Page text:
NASA volunteers sealed inside Mars habitat for one-year mission


For the next year, four volunteer NASA crew members will be isolated and sealed off from the rest of the world, living and working inside a man-made sandbox simulating the surface of Mars – all to advance space exploration and scientific research.

NASA said the analog mission will help the US space agency prepare for the eventual human exploration of Mars by real astronauts as part of NASA’s Artemis lunar program.

The 378-day simulated mission began June 25th at NASA’s Johnson Space Center in Houston.

The four-person crew ingress will be isolated for the duration inside the Mars Dune Alpha, a ground-based, 1,700-square-foot habitat run by the National Aeronautics and Space Administration (NASA) agency.

NASA CHAPEA Mars simulation crew
The four volunteer participants now living in NASA's simulated Mars habitat at Johnson Space Center in Houston, Texas. June 25, 2023. Credit: NASA

The Crew Health and Performance Exploration Analog mission, otherwise known as CHAPEA, is the first of three planned one-year Mars surface simulations to take place over the next few years.

Researchers will simulate the challenges and workload of a human mission to Mars, including resource limitations, equipment failures, communication delays, and other environmental stressors, according to NASA.

"We’re really looking at how the crew performance and health changes based on realistic Mars restrictions and lifestyle of the crew members," said Raina MacLeod, CHAPEA’s deputy project manager at Johnson.

The 3D-printed habitat includes four individual private living quarters, a kitchen, two bathrooms, and dedicated areas for recreation and fitness.

The habitat also includes areas for technical and medical work, as well as for crop growth activities.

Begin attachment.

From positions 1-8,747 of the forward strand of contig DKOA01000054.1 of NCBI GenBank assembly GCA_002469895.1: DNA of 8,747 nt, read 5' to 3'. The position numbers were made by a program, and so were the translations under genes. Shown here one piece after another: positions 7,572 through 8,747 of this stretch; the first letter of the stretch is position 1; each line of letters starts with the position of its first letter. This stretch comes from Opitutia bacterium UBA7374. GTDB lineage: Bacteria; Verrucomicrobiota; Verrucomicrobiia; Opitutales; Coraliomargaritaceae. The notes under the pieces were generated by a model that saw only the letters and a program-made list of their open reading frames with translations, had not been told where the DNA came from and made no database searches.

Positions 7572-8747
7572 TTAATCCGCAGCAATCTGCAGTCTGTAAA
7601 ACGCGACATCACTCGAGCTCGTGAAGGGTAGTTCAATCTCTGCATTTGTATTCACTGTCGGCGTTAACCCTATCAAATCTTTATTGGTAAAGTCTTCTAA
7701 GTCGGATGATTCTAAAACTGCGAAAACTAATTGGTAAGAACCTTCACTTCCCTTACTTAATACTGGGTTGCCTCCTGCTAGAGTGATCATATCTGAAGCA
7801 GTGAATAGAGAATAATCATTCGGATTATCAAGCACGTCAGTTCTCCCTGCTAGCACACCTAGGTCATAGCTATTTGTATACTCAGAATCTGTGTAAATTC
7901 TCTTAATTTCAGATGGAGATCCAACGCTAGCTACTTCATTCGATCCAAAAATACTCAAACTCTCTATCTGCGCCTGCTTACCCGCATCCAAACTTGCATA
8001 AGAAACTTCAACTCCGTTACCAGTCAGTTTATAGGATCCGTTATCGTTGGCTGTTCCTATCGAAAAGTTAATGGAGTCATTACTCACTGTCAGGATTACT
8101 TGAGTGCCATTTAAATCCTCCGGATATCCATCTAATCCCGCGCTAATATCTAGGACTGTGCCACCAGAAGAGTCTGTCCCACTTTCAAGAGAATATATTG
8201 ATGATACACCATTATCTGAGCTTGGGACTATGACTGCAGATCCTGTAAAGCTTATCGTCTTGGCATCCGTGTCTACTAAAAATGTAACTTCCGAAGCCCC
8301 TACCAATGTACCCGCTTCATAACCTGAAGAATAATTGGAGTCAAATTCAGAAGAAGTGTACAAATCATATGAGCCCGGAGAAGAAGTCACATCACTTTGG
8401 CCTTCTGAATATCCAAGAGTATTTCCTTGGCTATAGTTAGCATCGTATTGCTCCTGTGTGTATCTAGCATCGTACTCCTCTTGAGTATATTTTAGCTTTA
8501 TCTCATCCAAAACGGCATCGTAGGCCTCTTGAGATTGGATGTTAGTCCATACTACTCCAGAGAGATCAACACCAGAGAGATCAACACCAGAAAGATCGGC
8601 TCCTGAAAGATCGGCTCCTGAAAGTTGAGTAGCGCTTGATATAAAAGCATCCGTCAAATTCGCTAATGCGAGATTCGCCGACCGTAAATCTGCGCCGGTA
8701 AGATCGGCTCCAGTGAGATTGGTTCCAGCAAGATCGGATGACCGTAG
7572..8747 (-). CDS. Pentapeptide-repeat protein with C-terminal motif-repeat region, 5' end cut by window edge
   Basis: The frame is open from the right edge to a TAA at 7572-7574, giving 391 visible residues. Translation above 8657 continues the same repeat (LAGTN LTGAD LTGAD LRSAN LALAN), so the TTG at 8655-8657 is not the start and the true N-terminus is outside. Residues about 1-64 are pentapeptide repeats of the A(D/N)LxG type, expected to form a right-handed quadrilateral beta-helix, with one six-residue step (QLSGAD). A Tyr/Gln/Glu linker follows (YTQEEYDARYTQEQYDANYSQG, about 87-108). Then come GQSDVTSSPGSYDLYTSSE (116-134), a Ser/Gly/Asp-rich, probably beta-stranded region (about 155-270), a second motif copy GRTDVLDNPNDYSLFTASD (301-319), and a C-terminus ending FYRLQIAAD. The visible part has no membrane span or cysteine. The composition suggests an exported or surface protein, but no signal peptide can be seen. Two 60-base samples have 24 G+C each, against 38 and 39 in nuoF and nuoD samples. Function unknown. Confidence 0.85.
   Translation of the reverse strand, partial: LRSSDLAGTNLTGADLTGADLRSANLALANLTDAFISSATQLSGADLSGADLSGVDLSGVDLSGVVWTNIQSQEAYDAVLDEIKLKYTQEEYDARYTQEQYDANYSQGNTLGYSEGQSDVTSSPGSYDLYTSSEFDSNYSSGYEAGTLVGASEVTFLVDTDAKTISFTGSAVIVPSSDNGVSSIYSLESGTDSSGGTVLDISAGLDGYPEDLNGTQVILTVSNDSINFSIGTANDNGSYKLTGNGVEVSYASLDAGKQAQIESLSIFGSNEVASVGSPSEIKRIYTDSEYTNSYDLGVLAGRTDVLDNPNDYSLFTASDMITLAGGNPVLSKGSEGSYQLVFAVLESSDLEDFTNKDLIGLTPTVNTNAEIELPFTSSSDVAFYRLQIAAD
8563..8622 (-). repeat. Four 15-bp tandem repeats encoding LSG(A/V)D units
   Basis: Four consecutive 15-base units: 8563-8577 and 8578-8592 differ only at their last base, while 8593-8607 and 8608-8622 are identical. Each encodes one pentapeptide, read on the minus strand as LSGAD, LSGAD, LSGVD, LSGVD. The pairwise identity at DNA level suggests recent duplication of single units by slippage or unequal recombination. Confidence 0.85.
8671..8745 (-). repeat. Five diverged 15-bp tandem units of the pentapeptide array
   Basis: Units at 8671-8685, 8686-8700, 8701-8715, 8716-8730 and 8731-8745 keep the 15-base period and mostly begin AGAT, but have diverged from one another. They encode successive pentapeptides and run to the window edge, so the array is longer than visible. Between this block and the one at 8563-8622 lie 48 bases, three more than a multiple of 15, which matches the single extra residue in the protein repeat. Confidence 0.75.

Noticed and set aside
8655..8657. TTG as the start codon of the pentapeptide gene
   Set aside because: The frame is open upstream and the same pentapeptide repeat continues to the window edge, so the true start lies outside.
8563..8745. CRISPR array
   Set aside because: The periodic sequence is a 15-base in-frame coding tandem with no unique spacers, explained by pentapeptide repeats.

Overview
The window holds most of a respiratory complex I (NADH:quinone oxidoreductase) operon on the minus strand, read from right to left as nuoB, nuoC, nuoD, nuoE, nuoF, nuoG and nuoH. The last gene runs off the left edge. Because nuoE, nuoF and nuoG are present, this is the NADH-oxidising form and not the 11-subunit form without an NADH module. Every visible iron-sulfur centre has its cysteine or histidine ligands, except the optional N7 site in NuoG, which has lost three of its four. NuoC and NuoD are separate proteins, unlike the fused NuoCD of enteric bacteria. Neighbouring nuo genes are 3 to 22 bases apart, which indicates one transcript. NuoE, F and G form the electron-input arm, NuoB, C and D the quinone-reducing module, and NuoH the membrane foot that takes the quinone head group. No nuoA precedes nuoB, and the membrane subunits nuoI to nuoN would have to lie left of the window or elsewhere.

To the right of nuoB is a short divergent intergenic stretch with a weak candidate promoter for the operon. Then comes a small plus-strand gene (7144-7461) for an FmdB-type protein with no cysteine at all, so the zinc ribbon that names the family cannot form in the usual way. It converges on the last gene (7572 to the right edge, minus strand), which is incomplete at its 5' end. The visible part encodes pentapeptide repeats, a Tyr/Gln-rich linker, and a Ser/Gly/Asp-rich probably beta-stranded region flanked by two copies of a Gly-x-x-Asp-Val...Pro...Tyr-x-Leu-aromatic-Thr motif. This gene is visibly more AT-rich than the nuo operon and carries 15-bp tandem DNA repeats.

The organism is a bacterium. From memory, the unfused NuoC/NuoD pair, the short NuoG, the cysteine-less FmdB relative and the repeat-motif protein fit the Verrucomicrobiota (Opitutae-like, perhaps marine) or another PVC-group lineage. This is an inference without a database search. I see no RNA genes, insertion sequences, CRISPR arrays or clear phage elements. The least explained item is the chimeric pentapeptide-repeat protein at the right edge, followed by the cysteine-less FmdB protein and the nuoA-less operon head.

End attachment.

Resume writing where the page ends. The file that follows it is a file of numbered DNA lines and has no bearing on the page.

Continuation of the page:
NASA CHAPEA Mars simulation crew - living quarters
The individual living quarters inside the 1,700-square-foot, 3D-printed simulated Mars habitat. Credits: NASA | Bill Stafford

To make the habitat as Mars-realistic as possible – and to obtain the most accurate data on the crew – a 1,200-square-foot sandbox was created and filled with red sand to simulate the Martian landscape.

According to MacLeod, the crew will be tasked with three main categories: "geology, building, and exploration."

Mars has about a third of the gravity Earth does, which will present unique challenges for eventual human missions on the Red Planet, NASA said.

"The simulation will allow us to collect cognitive and physical performance data to give us more insight into the potential impacts of long-duration missions to Mars on crew health and performance," said CHAPEA principal investigator Grace Douglas.

During the mission, the crew will also be conducting simulated spacewalks, aka "Marswalks," and provide data on a variety of factors, including behavioral health.

Some of these simulated Marswalks will take place outside of the habitat using virtual reality technology and robotics operations.

NASA CHAPEA Mars simulation habitat
A 360-degree view inside the sandbox portion of the CHAPEA habitat. Credits: NASA | Bill Stafford

The sandbox will contain treadmills for the virtual reality walks and other equipment to facilitate longer traverses.

"We thought through a few different types of spacewalks that we thought would be realistic to what astronauts would do on the surface of Mars," MacLeod said.

Space exploration for humanity

NASA is hoping the CHAPEA mission will provide researchers with the data needed to eventually send live astronauts to Mars in support of its Artemis program.

The goal of Artemis is to establish a sustainable presence on the Moon in preparation for those future expeditions to the Red Planet, according to the agency.

"Ultimately, this information will help NASA make informed decisions to design and plan for a successful human mission to Mars," Douglas said.

Last year, NASA’s Artemis 1 mission successfully sent an uncrewed spacecraft to orbit the Moon. Next, scheduled for November 2024, the Artemis 2 mission will send a four-person crew into space to attempt a 10-day trip around the Moon.

In 2025, NASA plans to send that same Artemis crew on its third mission – to complete a crewed Moon landing.

If successful, it will mark the first human lunar landing since 1972 and will also land the first woman and first person of color on the Moon.

Meantime, the CHAPEA volunteer crew members (and two backup crew) were selected from the general public through NASA’s open application process, which began in 2021.

Applicants were expected to be qualified experts in one of the STEM fields and also be between 30 to 55 years old to be considered.

The CHAPEA crew includes a female commander/research scientist, a male flight engineer, a male emergency medical physician, and a female US Navy microbiologist.

NASA’s next two Mars simulation missions are planned for 2025 and 2026.


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